Standards for Certified Forensic Investigators
1. These Standards are the minimum standards that should be met by all Certified Forensic Investigators (CFIs) conducting investigative engagements.
2. Engagements performed by Certified Forensic Investigators must be performed with due care and with an objective state of mind.
3. Before accepting an engagement, Certified Forensic Investigators should determine that he or she has the knowledge, experience and skills required to perform the engagement.
The following attributes and skills are generally required in a forensic investigator engagement:
4. The forensic investigator should ensure that he or she has a sufficient understanding of the engagement objectives and that the terms of engagement are compatible in terms of scope and substance to allow the forensic investigator to meet the standards of the profession, and as may be required, obligations to the trier of fact or other forum.
Absent exceptional circumstances, an engagement letter and/or understanding should be employed for external investigations that sets out:
For internal investigations, it is good practice to prepare a memorandum to file setting out information such as the objective(s) of the engagement, the type of communication requested (oral and/or written report), the intended purpose of the report, the engagement staff, a tentative work schedule, and any scope limitations.
5. The forensic investigator should acquire an adequate knowledge of the subject matter and of the environment specific to the engagement, including such means as, where appropriate, discussions with the client and the client’s lawyer or other professional advisors, visits to the premises, review of relevant documentation, and interviews with appropriate persons.
A CFI is expected to exercise professional judgement in determining the extent of effort required to obtain an adequate knowledge of the subject matter and of the environment specific to the engagement.
6. The forensic investigator should adequately plan the engagement and supervise the persons performing the engagement.
Planning determines the nature and schedule of the work to be performed. It consists of establishing specific objectives, determining steps to be taken, and defining the work in order to control the conduct of the engagement, given time and cost constraints, the information and resource persons available, and the freedom granted to carry out the work. The facts and circumstances of each forensic investigative engagement are unique and should be carefully reviewed to develop a suitable action plan that sets out the engagement's objectives and the methods and resources used to attain them.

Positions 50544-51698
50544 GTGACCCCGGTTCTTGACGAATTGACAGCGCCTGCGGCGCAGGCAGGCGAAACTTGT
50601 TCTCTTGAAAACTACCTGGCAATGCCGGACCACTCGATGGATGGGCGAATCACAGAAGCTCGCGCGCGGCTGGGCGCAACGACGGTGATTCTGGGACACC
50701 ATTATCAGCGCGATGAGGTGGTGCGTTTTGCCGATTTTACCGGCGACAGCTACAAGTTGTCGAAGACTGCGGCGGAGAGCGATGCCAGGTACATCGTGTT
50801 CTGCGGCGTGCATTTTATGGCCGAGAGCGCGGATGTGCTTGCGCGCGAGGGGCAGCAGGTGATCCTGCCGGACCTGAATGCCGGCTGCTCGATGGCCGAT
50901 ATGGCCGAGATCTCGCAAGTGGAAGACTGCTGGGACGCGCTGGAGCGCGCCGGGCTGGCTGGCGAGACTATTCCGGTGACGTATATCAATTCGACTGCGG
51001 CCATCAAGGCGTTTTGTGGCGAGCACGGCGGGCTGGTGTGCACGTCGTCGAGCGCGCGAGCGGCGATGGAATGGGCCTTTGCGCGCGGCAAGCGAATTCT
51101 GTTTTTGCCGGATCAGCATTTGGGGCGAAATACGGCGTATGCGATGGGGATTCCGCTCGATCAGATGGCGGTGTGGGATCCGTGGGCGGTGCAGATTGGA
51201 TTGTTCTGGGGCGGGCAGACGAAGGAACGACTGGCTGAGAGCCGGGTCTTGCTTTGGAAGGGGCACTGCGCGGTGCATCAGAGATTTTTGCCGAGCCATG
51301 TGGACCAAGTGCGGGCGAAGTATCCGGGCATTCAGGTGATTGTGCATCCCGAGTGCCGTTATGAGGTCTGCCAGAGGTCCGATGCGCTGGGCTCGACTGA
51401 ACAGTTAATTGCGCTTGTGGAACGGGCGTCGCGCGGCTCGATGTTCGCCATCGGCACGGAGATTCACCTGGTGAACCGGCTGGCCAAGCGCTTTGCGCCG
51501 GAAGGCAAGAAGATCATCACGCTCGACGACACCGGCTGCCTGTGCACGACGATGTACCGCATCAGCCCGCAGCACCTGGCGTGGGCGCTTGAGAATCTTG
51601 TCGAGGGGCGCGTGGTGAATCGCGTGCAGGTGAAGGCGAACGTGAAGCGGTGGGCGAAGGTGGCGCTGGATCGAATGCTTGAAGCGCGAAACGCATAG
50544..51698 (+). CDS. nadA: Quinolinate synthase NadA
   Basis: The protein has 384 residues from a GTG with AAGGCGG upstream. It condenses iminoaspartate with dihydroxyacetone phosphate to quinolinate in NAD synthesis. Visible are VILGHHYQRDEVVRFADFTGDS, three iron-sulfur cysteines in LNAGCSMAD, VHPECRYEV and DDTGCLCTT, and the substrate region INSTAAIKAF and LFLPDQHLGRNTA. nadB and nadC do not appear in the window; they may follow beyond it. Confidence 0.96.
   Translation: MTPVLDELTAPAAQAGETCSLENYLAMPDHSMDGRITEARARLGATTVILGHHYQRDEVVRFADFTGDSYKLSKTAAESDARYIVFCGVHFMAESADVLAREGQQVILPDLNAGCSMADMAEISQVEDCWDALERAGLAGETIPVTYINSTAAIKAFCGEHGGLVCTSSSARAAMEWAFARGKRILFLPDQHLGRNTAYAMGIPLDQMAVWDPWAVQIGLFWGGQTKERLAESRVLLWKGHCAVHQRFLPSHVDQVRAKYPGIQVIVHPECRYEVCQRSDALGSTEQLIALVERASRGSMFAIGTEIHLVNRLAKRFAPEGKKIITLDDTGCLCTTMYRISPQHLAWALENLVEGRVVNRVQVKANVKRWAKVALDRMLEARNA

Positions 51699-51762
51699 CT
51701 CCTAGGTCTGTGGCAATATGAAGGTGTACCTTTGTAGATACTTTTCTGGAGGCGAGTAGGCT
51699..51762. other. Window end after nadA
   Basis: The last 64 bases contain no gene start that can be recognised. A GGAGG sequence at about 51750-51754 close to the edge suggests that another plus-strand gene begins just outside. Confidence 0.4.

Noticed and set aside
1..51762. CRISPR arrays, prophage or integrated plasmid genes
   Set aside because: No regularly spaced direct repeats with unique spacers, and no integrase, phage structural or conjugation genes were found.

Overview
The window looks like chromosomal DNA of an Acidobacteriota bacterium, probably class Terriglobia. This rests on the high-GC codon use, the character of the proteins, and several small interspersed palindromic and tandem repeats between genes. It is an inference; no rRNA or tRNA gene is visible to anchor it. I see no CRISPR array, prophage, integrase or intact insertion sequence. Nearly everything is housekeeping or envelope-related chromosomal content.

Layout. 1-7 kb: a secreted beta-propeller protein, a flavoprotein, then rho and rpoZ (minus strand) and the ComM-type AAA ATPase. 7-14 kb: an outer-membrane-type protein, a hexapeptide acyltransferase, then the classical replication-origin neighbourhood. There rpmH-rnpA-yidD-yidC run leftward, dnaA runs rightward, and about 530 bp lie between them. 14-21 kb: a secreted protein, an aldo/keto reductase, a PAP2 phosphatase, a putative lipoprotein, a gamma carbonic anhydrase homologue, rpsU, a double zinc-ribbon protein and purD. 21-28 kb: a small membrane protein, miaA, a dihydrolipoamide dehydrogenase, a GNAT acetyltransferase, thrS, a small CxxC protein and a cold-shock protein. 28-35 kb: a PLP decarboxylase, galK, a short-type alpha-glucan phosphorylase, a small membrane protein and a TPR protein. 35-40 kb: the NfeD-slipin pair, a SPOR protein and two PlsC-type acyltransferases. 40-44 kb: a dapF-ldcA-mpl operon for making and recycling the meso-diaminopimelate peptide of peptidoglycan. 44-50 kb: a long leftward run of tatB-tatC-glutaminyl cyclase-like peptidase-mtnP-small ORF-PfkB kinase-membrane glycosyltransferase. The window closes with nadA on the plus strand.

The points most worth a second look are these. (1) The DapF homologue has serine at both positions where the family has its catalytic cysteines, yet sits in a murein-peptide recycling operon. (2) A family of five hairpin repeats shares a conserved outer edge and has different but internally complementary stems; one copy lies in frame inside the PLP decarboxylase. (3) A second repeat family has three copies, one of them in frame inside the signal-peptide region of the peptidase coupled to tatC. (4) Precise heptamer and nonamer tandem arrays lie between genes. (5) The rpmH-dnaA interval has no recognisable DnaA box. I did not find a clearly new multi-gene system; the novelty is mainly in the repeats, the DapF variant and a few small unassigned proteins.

Given the nature of forensic investigative engagements, an inductive approach to planning is usually adopted. This means that the planning needs to be continuous since the circumstances of the engagement change as new facts are brought to light by the forensic investigator's work and as events unfold. Persons conducting the engagement should be continuously informed of new facts that emerge and of changes in the nature and conduct of the work. The extent of other persons' involvement in the engagement will be determined at the planning stage, as will the amount of supervision to be exercised. The amount of supervision will vary depending on the experience of the person performing the engagement and the complexity of the tasks assigned to them. The work, however, should normally remain under the forensic investigator's supervision and control to ensure that the probative value of the report cannot be successfully challenged. Moreover, in engagements where the forensic investigator is to act as an expert witness, he or she should be involved in overseeing the work and in the preparation of the report to the extent necessary to be sufficiently familiar with the case to answer questions and to be properly prepared to undergo cross-examination.
7. The assessments and analyses of the forensic investigator should be based on facts, relevant information, appropriate and accepted theoretical concepts and, if applicable, on consistent and reasonable assumptions.